value v, a strongly one-step Byzantine consensus algorithm allows all correct

processors to decide v in one communication step.

Definition 6. Weakly one-step. If there are no faulty processors in the system

and all processors have the same initial value v, a weakly one-step Byzantine

consensus algorithm allows all correct processors to decide v in one communica-

tion step.

While both can decide in one step, strongly one-step algorithms make fewer as-

sumptions about the required conditions and in particular cannot be slowed down

by Byzantine failures when all correct processors have the same initial value.

Strongly one-step algorithms optimize for the case where some processors may

be faulty, but there is no contention among correct processors, and weakly one-

step algorithms optimize for cases that are both contention-free and failure-free.

3 Lower Bounds

We show that a Byzantine consensus algorithm that tolerates t Byzantine fail-

ures among n processors requires n > 7t to be strongly one-step and n > 5t to be

Page 4

Bosco: One-Step Byzantine Asynchronous Consensus 441

weakly one-step.1These results are for the best case scenario in which each

correct processor broadcasts its initial value to all other processors in the first

communication step and thus they hold for any algorithm.

3.1 Lower Bound for Strongly One-Step Byzantine Consensus

Lemma 1. A strongly one-step Byzantine consensus algorithm must allow a

correct processor to decide v after receiving the same initial value v from n −2t

processors.

Proof. Assume otherwise, that there exists a run in which a strongly one-step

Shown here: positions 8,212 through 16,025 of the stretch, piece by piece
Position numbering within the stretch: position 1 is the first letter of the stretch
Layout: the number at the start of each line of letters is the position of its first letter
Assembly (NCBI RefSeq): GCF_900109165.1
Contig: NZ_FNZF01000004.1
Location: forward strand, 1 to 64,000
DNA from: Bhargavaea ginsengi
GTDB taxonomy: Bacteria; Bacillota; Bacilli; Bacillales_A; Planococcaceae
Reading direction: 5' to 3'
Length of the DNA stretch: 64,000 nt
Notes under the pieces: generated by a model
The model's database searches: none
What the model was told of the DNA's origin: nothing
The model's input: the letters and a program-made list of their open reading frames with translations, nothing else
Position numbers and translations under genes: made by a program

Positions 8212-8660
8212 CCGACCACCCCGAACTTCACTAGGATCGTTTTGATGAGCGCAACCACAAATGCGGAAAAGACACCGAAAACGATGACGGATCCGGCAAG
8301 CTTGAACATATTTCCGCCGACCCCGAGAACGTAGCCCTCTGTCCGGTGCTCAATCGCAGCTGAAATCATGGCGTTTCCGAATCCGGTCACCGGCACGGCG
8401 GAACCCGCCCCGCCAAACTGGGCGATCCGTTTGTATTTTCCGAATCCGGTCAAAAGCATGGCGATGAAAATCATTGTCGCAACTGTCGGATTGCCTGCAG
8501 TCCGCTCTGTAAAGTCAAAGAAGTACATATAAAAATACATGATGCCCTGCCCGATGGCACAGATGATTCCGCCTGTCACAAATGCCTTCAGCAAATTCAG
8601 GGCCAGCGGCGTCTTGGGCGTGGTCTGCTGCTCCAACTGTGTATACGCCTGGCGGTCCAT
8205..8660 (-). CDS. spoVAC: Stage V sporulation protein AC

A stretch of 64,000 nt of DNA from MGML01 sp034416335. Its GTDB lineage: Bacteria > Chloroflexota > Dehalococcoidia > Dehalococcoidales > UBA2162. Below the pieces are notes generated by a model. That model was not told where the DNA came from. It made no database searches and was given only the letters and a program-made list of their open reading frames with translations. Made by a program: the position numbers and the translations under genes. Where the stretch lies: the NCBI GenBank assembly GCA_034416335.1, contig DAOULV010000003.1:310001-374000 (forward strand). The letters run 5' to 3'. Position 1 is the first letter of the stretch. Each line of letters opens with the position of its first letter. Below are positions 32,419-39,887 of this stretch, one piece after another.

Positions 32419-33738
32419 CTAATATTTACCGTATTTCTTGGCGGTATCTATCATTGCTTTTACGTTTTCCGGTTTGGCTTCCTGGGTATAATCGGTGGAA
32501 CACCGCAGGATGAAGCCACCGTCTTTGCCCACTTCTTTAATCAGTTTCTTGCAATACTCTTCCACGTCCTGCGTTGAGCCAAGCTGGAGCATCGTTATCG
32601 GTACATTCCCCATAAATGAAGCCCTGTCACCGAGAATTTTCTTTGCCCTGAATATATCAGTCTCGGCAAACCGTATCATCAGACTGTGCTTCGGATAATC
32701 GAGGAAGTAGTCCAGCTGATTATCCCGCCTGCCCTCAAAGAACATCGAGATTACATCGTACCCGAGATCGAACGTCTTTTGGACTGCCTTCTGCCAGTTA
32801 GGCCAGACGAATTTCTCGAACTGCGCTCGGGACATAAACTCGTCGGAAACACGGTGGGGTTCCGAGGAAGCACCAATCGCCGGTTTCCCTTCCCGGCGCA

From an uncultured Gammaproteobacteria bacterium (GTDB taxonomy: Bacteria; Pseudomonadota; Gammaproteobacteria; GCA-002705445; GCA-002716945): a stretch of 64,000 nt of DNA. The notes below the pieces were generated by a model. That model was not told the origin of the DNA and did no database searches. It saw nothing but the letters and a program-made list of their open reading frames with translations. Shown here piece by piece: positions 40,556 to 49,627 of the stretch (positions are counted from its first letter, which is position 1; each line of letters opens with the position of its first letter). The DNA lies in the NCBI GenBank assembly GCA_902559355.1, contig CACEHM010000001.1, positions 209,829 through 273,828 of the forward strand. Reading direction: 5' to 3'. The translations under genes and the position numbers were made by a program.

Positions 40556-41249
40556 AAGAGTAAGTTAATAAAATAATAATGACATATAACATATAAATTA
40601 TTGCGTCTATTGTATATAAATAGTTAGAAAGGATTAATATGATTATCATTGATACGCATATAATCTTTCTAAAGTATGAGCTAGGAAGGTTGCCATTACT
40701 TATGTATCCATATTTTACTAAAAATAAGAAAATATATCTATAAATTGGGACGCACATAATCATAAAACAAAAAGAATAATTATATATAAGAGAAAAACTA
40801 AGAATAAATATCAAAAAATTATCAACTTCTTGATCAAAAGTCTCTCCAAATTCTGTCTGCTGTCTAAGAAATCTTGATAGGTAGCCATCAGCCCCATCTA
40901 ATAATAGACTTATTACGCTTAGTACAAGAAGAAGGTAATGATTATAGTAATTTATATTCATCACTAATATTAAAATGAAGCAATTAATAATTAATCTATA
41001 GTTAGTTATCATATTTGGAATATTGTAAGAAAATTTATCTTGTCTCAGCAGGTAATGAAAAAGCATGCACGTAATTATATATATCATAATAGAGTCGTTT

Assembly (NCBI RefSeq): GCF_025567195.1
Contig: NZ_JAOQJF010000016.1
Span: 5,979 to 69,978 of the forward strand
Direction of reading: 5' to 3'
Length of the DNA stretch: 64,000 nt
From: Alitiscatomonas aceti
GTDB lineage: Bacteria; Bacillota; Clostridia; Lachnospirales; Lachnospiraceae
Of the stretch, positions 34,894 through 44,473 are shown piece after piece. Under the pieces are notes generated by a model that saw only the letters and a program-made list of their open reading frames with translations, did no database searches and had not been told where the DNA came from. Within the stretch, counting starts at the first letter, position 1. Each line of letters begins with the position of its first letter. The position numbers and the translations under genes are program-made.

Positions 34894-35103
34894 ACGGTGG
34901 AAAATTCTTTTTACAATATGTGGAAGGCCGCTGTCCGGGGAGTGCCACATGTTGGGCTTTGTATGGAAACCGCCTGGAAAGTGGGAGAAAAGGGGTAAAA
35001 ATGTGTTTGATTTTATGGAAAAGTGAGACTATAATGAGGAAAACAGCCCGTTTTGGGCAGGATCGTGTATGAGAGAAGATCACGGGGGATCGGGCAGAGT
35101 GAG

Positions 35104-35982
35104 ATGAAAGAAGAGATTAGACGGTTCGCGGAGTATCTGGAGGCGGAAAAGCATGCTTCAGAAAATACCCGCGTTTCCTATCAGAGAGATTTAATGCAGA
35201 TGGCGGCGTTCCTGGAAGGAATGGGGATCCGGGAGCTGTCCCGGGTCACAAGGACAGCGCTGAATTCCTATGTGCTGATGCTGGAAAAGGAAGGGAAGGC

ByzantinealgorithmAdoesnotallowacorrectprocessorptodecidev afterreceiv-

ing the same initial value v from n−2t processors. Since A is a strongly one-step

algorithm, the fact that processor p does not decide after the first round implies

that some correct processor q has an initial value v?, v??= v. Now consider a sec-

ond run, in which all correct processors do have the same initial value v. Without

blocking, p can wait for messages from at most n − t processors. Among these, t

can be Byzantine and send arbitrary initial values. This means that processor p is

only guaranteed to receive n−2t messages indicating that n−2t processors have

the initial value v. Given that A is a strongly one-step algorithm, p must decide

v at this point. However, from the point of view of p, this second run is indistin-

guishable from the first run. This is a contradiction.

? ?

Theorem 1. Any strongly one-step Byzantine consensus protocol that tolerates

t failures requires at least 7t + 1 processors.

Proof. Assume that there exists a strongly one-step Byzantine consensus algo-

rithm A that tolerates up to t Byzantine faults and requires only 7t processors.

We divide the processors into three groups: G0and G1each contain 3t proces-

sors, of which the correct processors have initial values 0 and 1 respectively; G∗

contain the remaining t processors.

Now consider the following configurations C0and C1. In C0, t of the processors

in G1are Byzantine, and processors in G∗have the initial value 0. Assume that

Byzantine processors act as if they are correct processors with initial value 0

when communicating with processors in G∗, and initial value 1 when communi-

cating with processors not in G∗. Now consider that a correct processor p0∈ G∗

collects messages from n − t processors in the first communication step. Given

that the network adversary controls the order of message delivery, p0 can be

made to receive messages from all processors in G0and G∗, and the t Byzantine